iBooks Grows Up, Is It Enough to Make it Your eReading App?


The iBooks apps for iOS, that means iPad, iPhone and iPod touch, just made the leap to version 1.5. It is a nice update that includes a new arrangement of annotations, full screen reading mode, new fonts and an awesome new nighttime reading mode. I used the nighttime reading mode last night for a bit and it worked great.

It is nice to see iBooks maturing but it also reminded me that, when it comes to something like eBooks, it isn’t the app that ultimately matters but rather the ecosystem one has decided to use. I decided some time back that I would be investing in the Kindle platform since it is more “universal” so, while I’ll certainly use iBooks for PDFs and free books, when it comes to buying eBooks, it doesn’t matter how nice iBooks gets. Regardless I’m buying through Amazon.

How about you? Is the new version enough to pull you over to Apple’s offerings?

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8 replies

  1. I prefer reading on an eink screen as opposed to an LCD.  So, my Kindle Keyboard isn’t going away any time soon.  Also, with iBooks, i’m locked into an iOS device.  With the Kindle I can read on my computer, from the cloud, on iOS or Android smartphone, etc.

  2. Like you I have a bunch of PDF files and some imported older books I transcoded from .Lit / Mobi / etc formats from earlier ebook efforts. I have not bought a single iBook – nor do I plan to. I have an investment in both Kindle and Nook libraries … and no interest in the iOS-only iBooks.

  3. I have a ton of iBooks, actually.  I have gone on at (spectacular) length as to the pros and cons of the various software eReaders, focusing on nook, Kindle, and iBooks, and in that regard iBooks comes out on top.  There are a couple of very minor reasons:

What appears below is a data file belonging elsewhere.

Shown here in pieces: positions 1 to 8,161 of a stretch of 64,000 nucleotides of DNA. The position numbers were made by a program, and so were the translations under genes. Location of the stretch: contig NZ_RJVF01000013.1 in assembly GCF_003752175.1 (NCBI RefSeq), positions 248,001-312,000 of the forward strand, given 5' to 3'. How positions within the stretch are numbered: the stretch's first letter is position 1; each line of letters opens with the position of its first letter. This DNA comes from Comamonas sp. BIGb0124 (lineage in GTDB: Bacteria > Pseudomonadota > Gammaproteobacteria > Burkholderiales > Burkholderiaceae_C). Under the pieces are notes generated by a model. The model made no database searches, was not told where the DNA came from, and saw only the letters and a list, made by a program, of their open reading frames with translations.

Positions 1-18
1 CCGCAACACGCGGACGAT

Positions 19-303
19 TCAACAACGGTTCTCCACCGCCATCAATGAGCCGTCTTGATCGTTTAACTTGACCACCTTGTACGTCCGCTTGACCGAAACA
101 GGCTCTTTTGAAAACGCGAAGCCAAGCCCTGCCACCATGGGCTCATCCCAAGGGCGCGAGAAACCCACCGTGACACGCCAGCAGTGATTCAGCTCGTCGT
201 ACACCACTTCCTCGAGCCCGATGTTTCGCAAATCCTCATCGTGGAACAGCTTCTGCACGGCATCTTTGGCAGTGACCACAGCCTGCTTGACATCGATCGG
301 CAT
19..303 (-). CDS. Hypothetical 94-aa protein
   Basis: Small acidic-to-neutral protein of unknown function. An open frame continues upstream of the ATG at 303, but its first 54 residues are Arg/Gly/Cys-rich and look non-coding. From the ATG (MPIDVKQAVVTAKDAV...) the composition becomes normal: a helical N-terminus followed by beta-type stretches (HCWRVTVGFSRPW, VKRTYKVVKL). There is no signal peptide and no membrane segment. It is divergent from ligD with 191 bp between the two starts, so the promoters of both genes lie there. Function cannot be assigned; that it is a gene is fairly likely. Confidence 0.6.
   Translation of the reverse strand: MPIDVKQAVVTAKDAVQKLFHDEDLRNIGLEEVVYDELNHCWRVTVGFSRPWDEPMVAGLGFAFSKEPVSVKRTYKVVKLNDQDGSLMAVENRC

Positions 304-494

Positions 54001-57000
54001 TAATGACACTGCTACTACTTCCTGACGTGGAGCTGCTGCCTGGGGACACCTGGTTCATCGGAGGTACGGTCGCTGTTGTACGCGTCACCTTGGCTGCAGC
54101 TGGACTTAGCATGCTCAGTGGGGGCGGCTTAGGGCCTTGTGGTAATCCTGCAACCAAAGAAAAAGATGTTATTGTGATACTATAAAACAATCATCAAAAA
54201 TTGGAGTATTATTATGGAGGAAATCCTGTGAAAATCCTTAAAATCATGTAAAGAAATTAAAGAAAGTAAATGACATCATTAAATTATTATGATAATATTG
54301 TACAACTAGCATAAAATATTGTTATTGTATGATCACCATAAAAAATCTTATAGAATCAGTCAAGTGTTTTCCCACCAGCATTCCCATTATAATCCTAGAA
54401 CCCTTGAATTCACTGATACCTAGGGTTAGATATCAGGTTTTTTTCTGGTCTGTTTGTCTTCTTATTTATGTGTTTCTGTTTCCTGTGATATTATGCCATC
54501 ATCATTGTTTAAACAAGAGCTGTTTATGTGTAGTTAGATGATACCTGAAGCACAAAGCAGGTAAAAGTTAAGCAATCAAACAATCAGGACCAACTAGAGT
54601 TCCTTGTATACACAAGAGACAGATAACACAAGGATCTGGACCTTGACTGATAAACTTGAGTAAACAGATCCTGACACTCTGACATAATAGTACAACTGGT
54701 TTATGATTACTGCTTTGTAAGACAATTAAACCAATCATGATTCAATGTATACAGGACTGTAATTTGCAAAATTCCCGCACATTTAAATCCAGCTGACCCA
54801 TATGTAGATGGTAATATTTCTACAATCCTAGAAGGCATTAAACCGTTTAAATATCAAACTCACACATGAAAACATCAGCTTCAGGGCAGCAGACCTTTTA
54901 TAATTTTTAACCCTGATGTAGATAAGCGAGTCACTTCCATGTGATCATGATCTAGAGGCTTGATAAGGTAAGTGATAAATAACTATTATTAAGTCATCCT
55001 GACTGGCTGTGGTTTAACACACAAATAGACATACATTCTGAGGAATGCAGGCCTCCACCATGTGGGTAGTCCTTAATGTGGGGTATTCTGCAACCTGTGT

o) the nook app stinks, in my opinion
    o) ragged-right–it wasn’t until very recently that books on the Kindle app stopped being fully-justified by default
    o) it’s easier to side-load ePub books converted through Calibre into iBooks than into Kindle
    o) the “dictionary” functionality is better in iBooks–you can highlight more than one word to get a definition, whereas in Kindle it’s limited to a single word
    o) the TOC functionality in iBooks works better–you can get the TOC right from the reading screen, rather than having to follow a link to it, as in Kindle
    o) the page/location counting in iBooks works better for me

    When I can’t find a book in iBooks, I look for a Kindle version and buy that.  But otherwise, I prefer the iBooks app and will stick with that unless a compelling reason comes along to make me change.  And B&N: you lost me when you ditched a *really good* eReader app (based on the original Peanut Press app!), and went to a crappy one.  Good move, you boneheads!

    Not that I have a strong opinion or anything . . .

    • Doug, I think you exemplify the niche for iBooks. Some people want that level of drill down customization and iBooks delivers. However, for the vast majority of readers the customization isn’t worth the proprietary hassle.
      iBooks is like the Sony Reader of the ebook app world-it’s not a bad choice, it’s just a very specific one. And if you don’t meet the very specific needs, you benefit more from going with a more flexible market leader.
      Just my take.

  4. Carly, I don’t know what you mean by “flexible”.  In what way is, say, the Kindle app/ecosystem more flexible than the iBooks/iTunes one, or the nook/B&N one?  I don’t understand.

    • Simple Doug, kindle can be read in apple devices, android devices, windows phone devices etc. iBooks can be read in… apple device.
      Sent from my iPad

    • By flexible I mean that Amazon and Barnes & Noble give you more options than iBooks does. I can buy a book from B&N or amazon and read it on a smartphone/pc/mac/browser/tablet/eink device. If I buy an iBook I can read it on iOS or…well, that’s it.
      That’s why I said market leaders (Amazon, B&N, and huffing and puffing into third, Kobo) are more flexible.